4. A trowel for digging holes
If you find that you’re spending time on larger garden tasks, like digging 1-foot-deep holes to plant new rose bushes, you’re going to need a bigger trowel. Look for a trowel with a wide scoop, which is great for moving loose soil, and potting soil compost, fertilizer and lime; but they’re not as good as a soil knife for penetrating hard or rocky soil.
5. A shovel or spade for moving bigger plants
To move bigger plants in bigger gardens, you will need a shovel. A round-headed digging shovel with a pointed blade is good for moving large amounts of soil and making wide holes. A garden spade is better for digging in confined spaces—for example, if you’re digging up a plant and don’t want to uproot other plants that are planted close by.
- Get the Ames 46.5-inch Fiberglass Handle Digging Shovel with Comfort Grip at The Home Depot for $18.98
- Get the Anvil D-Handle Garden Spade at The Home Depot for $15.98
Tools for weeding
6. A hand hoe for eliminating baby weeds
A soil knife is great for digging out weeds, but it’s easier to eliminate weeds when they’re still small. If you’re working on a small garden, a hand hoe will help you make short work of baby weeds.
Hand hoes are short handles with a sharp blade attached to the end. Simply drag the hand hoe blade through the dirt, straight through those pesky little weeds’ stems, and repeat as necessary. You can find right-handed, left-handed, and ambidextrous versions.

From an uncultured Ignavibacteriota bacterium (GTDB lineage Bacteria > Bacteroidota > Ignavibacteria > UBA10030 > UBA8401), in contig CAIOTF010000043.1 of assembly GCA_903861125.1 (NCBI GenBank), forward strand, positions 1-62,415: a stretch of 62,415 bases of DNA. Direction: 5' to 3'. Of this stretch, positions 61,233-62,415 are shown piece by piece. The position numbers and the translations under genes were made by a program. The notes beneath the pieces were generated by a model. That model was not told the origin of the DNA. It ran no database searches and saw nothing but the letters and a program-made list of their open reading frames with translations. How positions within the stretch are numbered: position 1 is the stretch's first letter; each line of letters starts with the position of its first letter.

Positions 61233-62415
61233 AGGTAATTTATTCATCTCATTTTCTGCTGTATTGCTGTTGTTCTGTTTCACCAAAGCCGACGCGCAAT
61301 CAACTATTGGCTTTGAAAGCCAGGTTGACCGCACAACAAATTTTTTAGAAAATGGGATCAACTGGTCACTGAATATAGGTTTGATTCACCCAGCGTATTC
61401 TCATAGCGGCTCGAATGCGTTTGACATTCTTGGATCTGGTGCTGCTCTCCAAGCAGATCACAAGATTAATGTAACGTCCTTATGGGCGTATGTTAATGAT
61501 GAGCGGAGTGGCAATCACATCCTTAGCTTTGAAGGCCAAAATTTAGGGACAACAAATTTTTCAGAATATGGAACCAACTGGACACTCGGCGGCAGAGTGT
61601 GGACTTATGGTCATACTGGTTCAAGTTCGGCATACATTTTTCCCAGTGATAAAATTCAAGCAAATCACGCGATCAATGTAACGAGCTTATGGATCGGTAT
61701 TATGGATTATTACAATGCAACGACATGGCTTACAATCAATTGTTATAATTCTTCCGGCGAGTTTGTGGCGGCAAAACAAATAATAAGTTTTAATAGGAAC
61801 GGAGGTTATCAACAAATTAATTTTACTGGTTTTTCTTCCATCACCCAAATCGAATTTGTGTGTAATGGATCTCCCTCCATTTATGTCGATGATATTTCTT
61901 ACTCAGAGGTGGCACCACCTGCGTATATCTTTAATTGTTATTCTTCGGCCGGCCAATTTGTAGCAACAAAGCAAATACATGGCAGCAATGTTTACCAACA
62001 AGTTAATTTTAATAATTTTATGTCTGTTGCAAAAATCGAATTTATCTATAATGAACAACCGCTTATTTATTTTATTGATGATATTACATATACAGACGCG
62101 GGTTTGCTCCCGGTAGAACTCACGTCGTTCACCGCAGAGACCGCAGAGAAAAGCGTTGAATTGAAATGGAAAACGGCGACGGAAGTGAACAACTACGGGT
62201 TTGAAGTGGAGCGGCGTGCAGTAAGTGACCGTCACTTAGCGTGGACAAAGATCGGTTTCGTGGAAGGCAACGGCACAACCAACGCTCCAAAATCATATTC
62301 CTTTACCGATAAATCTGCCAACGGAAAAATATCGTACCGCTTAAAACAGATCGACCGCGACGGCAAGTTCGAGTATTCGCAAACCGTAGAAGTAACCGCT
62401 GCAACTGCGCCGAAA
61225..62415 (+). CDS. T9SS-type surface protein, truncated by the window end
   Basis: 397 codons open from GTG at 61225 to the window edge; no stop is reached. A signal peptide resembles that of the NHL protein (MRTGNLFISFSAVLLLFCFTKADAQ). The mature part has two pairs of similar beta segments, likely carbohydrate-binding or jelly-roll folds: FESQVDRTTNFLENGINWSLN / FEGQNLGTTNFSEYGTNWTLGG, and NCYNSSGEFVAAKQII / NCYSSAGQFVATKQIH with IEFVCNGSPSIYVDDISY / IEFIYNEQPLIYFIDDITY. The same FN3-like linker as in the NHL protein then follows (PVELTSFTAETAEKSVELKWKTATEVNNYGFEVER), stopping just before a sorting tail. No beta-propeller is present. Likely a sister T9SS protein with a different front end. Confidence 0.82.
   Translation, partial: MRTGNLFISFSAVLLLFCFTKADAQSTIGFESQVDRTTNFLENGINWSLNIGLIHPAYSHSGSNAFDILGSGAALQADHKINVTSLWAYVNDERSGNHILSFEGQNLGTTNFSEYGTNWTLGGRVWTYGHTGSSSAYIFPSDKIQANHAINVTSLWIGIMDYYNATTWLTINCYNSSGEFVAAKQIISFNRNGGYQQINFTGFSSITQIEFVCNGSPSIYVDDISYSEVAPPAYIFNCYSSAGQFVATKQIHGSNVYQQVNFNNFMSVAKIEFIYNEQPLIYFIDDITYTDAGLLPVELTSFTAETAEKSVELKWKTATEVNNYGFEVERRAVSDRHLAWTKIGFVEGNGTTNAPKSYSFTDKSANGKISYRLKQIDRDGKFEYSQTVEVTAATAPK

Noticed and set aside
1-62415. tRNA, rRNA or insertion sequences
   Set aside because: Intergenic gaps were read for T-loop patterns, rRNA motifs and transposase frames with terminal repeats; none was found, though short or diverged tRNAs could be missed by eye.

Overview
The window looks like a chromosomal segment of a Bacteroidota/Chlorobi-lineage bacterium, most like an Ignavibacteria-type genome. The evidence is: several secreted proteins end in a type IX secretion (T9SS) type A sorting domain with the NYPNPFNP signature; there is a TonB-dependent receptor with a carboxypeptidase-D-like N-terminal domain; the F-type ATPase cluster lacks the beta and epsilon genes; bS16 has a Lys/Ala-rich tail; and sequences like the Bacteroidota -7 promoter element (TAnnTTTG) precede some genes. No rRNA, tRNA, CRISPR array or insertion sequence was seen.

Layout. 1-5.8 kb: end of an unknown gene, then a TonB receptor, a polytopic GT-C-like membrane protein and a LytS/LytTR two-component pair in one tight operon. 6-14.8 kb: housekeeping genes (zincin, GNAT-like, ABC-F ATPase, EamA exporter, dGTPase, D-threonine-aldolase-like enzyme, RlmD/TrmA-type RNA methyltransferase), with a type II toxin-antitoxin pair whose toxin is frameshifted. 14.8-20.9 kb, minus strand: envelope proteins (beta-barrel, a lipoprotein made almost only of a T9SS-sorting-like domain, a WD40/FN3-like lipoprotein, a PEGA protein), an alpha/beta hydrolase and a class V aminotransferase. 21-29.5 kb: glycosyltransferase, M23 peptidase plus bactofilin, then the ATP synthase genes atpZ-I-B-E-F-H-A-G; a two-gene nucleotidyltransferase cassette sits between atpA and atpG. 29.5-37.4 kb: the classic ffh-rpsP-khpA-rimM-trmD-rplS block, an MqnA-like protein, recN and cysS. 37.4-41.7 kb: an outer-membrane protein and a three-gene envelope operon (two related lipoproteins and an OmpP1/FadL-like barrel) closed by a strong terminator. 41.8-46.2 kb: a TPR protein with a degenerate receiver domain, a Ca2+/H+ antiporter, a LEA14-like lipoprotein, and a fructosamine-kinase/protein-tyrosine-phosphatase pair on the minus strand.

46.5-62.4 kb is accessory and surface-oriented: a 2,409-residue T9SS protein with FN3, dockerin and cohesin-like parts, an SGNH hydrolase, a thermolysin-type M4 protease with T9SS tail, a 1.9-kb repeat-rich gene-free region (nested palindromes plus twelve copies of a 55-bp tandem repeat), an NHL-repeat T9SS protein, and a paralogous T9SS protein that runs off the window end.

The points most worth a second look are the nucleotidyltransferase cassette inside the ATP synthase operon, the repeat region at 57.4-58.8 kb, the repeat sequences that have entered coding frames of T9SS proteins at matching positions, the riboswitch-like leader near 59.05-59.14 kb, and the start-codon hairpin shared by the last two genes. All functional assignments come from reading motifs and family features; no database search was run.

- Get the Nisaku Kubinagakama 13.6-inch Stainless Steel Garden Hoe/Weeder at The Home Depot for $16
- Get the DeWit Left-Hand Japanese Hand Hoe on Amazon for $37.91
- Get the Worth Garden Garden Hand Carbon Steel Hoe at The Home Depot for $3.50
7. A hoe for tackling an entire patch of weeds
If you’re weeding a whole cabbage patch, do yourself a favor and get yourself a hoe. You use garden hoes the same way as hand hoes; drag the blade through the top layer of soil to cut weeds off from their roots.
Tools for watering
Plants need four things to survive: soil, sun, air, and water. Your yard probably comes with the first three, but you don’t always have as much water as your plants need when they need it.
8. A watering can for delicate seedlings
If you’re dealing with a small garden, you can make a quick watering can by poking holes in the lid of an old milk jug. But if you’re not as handy with hot needles, you can buy a watering can. Look for a model that comes with a “rose” (removable spout with holes in it) so that you can water delicate seedlings with a gentle spray of water, and not wash them away. If you don’t have an exterior faucet, opt for a short, low-profile can that will fit under your kitchen tap.